Fear, and Discord, Among Asian Americans Over Attacks in San Francisco

Fear, and Discord, Among Asian Americans Over Attacks in San Francisco

The assaults themselves have become a point of dispute. Asian American leaders and residents disagree over whether the attacks were random or were motivated by racial animus. None of those arrested in the seven most high-profile attacks since January have been charged with a hate crime. The attacks occurred while San Francisco has been confronting what many residents perceive to be a crime problem worsened by the pandemic.

Car break-ins in San Francisco occur at rates among the highest in the nation. And midyear crime statistics released on Monday show a sharp rise in people injured or killed in shootings. And Asian residents are not the only ones being assaulted: Crime data from the San Francisco District Attorney’s Office shows that Black, Latino and white residents are more likely to be victims of crimes involving force and trauma than those of Asian descent.

In the most recent attack against Asian Americans in mid-June, a 94-year-old grandmother of Chinese descent who was walking with a cane was stabbed in front of her apartment building, blocks from one of San Francisco’s most exclusive neighborhoods.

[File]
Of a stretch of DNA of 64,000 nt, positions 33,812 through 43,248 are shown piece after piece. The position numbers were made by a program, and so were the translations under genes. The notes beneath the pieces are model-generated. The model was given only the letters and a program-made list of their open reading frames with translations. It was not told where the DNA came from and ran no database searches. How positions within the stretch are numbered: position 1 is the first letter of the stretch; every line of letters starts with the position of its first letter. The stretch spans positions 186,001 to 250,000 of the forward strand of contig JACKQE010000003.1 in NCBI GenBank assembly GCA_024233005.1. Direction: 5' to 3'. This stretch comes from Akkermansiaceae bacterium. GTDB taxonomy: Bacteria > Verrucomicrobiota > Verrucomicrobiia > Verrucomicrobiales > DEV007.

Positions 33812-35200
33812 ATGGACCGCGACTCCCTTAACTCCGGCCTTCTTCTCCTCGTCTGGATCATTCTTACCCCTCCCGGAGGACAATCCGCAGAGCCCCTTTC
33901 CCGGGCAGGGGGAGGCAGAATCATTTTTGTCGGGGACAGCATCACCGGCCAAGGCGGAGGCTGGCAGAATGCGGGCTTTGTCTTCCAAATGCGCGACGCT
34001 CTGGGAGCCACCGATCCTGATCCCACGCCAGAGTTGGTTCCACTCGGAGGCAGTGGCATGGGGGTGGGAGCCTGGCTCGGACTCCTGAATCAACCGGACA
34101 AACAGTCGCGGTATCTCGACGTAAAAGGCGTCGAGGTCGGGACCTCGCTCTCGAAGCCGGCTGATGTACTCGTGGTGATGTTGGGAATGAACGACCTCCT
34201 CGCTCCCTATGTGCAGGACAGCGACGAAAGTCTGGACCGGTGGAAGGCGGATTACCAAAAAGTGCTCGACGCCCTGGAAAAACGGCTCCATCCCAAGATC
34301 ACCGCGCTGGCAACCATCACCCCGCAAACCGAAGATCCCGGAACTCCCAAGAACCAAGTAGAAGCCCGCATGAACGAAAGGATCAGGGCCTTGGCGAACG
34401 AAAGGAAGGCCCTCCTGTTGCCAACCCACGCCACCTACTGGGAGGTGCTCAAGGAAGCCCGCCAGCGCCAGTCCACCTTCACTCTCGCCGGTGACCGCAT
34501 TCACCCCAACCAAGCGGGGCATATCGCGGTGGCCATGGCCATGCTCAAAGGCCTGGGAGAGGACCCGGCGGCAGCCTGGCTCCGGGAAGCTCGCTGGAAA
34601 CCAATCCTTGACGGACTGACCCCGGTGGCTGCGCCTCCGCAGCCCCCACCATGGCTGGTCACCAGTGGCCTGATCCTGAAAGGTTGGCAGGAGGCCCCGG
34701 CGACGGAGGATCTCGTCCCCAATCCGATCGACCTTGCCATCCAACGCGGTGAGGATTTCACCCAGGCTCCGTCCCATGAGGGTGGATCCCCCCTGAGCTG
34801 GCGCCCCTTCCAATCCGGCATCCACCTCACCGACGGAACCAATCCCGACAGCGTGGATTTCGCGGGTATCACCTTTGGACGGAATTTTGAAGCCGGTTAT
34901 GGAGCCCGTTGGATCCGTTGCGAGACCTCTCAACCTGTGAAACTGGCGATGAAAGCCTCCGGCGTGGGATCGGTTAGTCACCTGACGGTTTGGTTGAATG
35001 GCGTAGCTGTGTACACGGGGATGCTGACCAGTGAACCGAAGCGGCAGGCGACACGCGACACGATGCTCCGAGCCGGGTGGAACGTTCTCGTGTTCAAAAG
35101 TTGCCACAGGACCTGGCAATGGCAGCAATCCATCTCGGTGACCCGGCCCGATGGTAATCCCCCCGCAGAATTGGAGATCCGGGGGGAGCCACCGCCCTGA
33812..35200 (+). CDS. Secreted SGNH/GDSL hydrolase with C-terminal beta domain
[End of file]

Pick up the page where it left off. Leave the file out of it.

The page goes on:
The city’s immediate response to the attacks was to redeploy 20 officers onto foot patrols. A multilingual hotline to report hate crimes was established. But both city and community leaders have acknowledged that those measures have not been enough.

“I take personal offense to what we see happening on the streets because I’m very sensitive about the need for us to take care of our elderly population,” Mayor London Breed said in an interview. “I was raised by my grandmother and I can’t imagine if someone did this to her.”

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